The computing device 102 includes a device identifier 158. The device identifier 158 includes a device identity 160 that identifies the type of device for computing device 102. The device identity 160 may be a desktop computer, laptop computer, a tablet computer, a wearable computer, a cellular phone, a smart phone, a music player, an e-book reader, a navigation system, a smart speaker and home assistant, or any other appropriate computing device. For example, the device identity 160 of computing device 102 is phone.
The computing device 102 includes a user identifier 162. The user identifier 162 includes a user identity 164 that identifies the user for computing device 102. The user identity 164 may be an email address, phone number, or any other similar type of unique user identifier. For example, the user identity 164 of computing device 102 is user@example.com. The user identifier 162 may be input by the user 154.
The computing device 102 includes user settings 152. The user settings 152 may be provided by the user 154 and may include additional rules for how the computing device 102 should respond to a hotword. For example, the user settings 152 may include a rule that the computing device 102 does not respond to any hotwords that include audio watermarks unless the computing device 102 receives the hotword that includes an audio watermark while at home. As another example, the user settings 152 may include a rule that the computing device 102 does not responds to hotwords that include audio watermarks that correspond to particular businesses, such as Chicken World. In some implementations, the user 154 may agree to allow the computing device 102 to respond to hotwords with a watermark of a particular business in exchange for a shopping discount or similar incentive.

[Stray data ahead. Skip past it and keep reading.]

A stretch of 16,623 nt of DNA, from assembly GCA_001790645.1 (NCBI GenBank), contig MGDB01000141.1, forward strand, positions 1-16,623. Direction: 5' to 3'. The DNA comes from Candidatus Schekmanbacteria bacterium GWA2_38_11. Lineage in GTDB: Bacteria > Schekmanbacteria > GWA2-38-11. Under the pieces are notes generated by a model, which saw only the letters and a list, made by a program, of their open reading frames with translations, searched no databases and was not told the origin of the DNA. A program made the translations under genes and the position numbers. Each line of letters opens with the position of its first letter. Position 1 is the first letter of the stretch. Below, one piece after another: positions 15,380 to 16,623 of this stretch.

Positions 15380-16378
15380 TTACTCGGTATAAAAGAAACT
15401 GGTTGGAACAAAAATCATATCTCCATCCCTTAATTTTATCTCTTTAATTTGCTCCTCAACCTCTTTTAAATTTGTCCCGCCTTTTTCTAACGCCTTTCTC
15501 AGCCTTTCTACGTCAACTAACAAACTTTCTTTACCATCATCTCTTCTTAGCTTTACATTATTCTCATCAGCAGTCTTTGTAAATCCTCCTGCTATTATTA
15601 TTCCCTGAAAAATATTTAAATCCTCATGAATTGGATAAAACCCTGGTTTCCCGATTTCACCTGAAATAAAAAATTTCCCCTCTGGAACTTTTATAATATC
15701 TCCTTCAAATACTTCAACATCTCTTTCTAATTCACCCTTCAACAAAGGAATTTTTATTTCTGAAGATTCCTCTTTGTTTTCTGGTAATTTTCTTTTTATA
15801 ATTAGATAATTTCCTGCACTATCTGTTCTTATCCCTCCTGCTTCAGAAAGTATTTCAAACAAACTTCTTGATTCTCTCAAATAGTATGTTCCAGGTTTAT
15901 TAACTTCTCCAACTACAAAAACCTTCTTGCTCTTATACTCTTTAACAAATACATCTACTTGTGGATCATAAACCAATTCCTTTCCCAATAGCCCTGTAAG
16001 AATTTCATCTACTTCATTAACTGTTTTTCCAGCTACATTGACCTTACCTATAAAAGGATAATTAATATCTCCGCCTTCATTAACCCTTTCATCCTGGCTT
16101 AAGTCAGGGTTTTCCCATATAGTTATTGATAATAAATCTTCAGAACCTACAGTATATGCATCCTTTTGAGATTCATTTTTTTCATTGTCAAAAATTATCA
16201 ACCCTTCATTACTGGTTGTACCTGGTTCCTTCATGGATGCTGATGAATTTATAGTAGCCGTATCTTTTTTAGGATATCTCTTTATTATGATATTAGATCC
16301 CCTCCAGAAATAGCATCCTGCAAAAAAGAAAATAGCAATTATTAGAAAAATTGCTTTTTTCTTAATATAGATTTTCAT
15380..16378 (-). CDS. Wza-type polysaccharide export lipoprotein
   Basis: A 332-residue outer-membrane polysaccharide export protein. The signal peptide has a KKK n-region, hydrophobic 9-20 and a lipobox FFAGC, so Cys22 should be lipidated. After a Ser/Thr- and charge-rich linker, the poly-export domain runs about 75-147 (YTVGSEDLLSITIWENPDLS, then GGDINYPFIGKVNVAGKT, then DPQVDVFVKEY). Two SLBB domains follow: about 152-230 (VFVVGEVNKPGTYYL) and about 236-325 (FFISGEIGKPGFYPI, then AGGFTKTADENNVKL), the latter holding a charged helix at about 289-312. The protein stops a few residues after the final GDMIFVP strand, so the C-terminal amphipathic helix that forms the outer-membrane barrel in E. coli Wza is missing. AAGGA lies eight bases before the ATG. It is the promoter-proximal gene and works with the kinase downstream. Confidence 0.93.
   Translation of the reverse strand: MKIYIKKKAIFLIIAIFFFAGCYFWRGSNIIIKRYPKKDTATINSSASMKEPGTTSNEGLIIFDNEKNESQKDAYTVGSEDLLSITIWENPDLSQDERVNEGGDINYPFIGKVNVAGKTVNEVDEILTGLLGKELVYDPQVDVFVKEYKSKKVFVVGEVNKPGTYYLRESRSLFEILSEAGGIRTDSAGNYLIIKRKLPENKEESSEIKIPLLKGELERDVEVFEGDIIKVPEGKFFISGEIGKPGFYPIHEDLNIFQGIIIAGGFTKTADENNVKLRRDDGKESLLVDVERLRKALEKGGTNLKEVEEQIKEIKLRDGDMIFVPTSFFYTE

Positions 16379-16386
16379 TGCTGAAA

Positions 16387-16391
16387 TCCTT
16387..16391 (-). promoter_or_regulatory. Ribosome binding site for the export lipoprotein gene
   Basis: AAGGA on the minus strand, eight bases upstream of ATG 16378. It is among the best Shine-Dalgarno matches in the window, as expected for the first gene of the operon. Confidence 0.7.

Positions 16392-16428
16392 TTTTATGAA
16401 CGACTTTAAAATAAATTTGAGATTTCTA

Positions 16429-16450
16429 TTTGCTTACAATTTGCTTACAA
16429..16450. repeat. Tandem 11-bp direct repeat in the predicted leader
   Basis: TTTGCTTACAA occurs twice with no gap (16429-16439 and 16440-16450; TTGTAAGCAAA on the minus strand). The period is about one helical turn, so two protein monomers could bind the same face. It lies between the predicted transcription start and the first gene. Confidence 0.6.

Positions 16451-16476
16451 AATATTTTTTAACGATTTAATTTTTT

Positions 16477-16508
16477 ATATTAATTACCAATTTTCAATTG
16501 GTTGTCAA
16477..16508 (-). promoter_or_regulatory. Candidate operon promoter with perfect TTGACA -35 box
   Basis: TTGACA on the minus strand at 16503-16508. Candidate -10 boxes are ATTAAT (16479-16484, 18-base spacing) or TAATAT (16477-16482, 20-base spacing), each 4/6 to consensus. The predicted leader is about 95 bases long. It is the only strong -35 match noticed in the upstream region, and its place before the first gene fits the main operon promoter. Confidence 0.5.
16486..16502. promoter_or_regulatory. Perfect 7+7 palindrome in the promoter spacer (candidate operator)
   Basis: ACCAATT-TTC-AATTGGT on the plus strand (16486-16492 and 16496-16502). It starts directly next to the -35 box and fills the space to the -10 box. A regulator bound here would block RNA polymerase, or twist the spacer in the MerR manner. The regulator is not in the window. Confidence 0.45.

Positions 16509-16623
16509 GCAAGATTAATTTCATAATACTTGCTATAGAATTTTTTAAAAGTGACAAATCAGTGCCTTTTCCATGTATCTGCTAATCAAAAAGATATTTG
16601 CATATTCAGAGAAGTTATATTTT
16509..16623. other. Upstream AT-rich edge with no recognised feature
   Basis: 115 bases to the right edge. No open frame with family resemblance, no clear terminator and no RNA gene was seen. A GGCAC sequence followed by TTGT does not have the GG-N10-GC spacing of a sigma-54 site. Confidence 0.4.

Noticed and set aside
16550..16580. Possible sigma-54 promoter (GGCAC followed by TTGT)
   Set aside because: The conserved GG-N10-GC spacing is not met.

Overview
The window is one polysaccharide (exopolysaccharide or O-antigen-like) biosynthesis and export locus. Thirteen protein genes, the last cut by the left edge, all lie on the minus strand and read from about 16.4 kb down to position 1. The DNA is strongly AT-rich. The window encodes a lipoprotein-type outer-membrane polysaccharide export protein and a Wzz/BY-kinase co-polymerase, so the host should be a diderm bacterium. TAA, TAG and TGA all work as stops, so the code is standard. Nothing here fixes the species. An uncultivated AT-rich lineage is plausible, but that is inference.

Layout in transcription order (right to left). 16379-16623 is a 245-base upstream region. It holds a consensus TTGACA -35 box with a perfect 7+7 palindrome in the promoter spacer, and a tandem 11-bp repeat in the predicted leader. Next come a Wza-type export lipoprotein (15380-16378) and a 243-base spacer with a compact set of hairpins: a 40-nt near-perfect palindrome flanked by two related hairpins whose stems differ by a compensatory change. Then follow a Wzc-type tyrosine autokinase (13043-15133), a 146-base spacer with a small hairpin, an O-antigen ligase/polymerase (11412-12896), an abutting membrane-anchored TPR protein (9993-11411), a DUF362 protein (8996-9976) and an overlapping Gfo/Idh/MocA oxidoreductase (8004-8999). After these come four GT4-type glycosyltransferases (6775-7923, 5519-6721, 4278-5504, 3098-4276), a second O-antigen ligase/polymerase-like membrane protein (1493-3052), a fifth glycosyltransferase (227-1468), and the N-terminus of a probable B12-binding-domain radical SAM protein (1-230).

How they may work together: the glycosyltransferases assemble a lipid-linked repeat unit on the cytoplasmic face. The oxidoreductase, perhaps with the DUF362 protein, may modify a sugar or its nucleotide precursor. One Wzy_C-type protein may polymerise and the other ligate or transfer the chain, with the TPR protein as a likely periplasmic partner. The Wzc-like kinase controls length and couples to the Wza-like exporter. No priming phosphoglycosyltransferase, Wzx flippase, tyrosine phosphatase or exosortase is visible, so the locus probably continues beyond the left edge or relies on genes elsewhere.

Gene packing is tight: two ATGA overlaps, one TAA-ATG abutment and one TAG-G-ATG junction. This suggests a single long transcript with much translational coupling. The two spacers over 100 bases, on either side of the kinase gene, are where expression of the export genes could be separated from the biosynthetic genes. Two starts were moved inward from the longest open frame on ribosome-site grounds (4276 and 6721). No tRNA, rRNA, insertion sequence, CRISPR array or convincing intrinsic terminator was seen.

In the example illustrated in FIG. 1, speech recognizer 166 remains inactive as indicated by the speech recognizer status 168. The computing device 102 set the speech recognizer status 168 to inactive based on applying of the instructions corresponding to the audio watermark 134 as stored in the audio watermarks to the device location, user settings 152, device identity 160, and the user identity 164. For example, the instructions corresponding to the audio watermark 134 may be to set the speech recognizer status 168 to active if the user identity 164 is a Nugget World identifier and the device is located at a Nugget World restaurant. For computing device 102, the user identity 164 is not a Nugget World identifier. Therefore, the speech recognizer status 168 is inactive.
In some implementations, the user interface generator 148 of the computing device 102 may provide, to a display of the computing device, data for a graphical interface. The graphical interface may indicate the processes or actions of the computing device 102 while, in advance of, or after the computing device has performed the processes or actions. For example, the user interface generator 148 may display an interface indicating that the computing device 102 is processing received audio, that the computing device 102 is identifying the audio watermark 134, the speech recognizer status 168, and/or any properties or rules of the identified audio watermark 134.
In some implementations, the user interface generator 148 may generate an interface indicating that the speech recognizer status 168 is inactive. The interface may also include a user selectable option to override the speech recognizer status 168. For example, user 154 may select an option to set the speech recognizer status 168 to active. Having heard the query 112 “what's in a nugget,” the user 154 may be curious and request that the computing device 102 process the query 112 and provide an output.